People unwilling to sacrifice their home for care costs says research

New research from Aegon sheds light on people’s attitudes towards what proved to be a particularly controversial topic at the General Election – how to pay for care.

Predicting whether you’ll personally need social care in old age is very difficult. But only one in five said this was quite or very unlikely. Almost twice as many (38%) said they were quite or very likely to need it. The remaining 41% couldn’t say how likely it was they’d need it.

When it comes to meeting the costs, two thirds support sharing the cost between individuals and the government. Only 26% believe the government should pay all costs, perhaps recognising that this could place an unreasonable burden on future taxpayers as more people need social care in old age.

As part of the deal on funding care costs, 87% believe there should be an overall limit on how much any individual needs to pay before the government contributes.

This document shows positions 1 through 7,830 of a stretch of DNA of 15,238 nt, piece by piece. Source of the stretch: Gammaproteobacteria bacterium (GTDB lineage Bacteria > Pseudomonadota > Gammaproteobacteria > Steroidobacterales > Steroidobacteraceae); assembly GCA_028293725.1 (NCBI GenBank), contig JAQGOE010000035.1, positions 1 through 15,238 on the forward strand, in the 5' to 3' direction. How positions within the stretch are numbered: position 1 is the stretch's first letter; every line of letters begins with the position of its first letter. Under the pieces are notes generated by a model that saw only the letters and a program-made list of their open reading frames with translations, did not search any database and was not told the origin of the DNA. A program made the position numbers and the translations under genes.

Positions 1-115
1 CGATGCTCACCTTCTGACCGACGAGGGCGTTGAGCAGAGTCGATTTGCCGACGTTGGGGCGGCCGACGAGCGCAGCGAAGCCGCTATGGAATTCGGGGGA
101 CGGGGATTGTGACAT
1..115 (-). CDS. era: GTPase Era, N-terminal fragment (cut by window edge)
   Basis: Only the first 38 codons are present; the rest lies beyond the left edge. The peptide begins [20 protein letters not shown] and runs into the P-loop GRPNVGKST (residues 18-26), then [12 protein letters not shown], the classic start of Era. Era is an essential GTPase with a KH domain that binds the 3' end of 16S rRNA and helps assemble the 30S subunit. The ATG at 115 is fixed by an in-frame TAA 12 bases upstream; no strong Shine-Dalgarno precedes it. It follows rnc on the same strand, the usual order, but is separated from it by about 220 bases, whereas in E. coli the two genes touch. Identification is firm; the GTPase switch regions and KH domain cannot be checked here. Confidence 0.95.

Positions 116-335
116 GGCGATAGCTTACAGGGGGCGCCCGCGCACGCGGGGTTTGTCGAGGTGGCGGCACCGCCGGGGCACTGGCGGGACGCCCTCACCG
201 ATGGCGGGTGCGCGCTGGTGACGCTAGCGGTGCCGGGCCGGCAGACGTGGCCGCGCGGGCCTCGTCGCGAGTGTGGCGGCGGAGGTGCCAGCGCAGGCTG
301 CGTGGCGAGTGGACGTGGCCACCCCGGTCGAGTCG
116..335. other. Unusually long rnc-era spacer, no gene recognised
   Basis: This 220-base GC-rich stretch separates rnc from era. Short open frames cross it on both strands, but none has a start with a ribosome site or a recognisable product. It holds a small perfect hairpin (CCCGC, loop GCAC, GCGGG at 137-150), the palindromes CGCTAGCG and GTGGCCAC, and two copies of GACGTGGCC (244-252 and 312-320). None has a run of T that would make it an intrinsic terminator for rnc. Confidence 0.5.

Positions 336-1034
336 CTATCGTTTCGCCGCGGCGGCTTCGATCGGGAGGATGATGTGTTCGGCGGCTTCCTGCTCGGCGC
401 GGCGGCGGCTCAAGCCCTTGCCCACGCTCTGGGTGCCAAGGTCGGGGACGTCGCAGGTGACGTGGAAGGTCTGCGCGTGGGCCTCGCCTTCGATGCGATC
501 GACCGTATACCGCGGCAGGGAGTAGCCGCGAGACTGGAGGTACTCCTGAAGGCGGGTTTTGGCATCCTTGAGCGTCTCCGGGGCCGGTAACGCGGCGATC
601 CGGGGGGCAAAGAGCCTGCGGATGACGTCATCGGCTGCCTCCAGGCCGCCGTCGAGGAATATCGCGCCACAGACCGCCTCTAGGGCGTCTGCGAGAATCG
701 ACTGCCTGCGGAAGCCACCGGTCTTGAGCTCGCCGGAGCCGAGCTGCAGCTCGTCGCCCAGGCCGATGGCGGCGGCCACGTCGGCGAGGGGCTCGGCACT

The Conservative manifesto set out plans to including the value of a person’s home when assessing whether the individual had sufficient assets to be paying towards their care. Aegon’s research found this may prove unpopular with 61% against including the value of the home. Objections were highest among older groups, with almost three quarters (73%) of those above age 65 against.

Encouragingly, Aegon’s research has found that 56% of people would be very or quite interested in using a solution to fund long term care in advance. Surprisingly, the interest was strongest among 18 – 30s (72%), casting doubt over the perception that people leave thinking about funding social care until it’s too late.

When given a range of options regarding how they were likely to make advance provision for social care costs, 43% said they would use their pension. Selling their home or equity release was picked by less than one third (31%), reflecting many people’s reluctance to use their home.

Steven Cameron, pensions director at Aegon said: “We should celebrate the fact that on average, people in the UK are living longer, but at the same time we need to face up to the growing crisis around how we pay for the increasing number of elderly who’ll need some form of social care. As the government prepares to consult on this controversial but hugely important topic, our research has shown a keen interest across the ages in finding a fair solution.”


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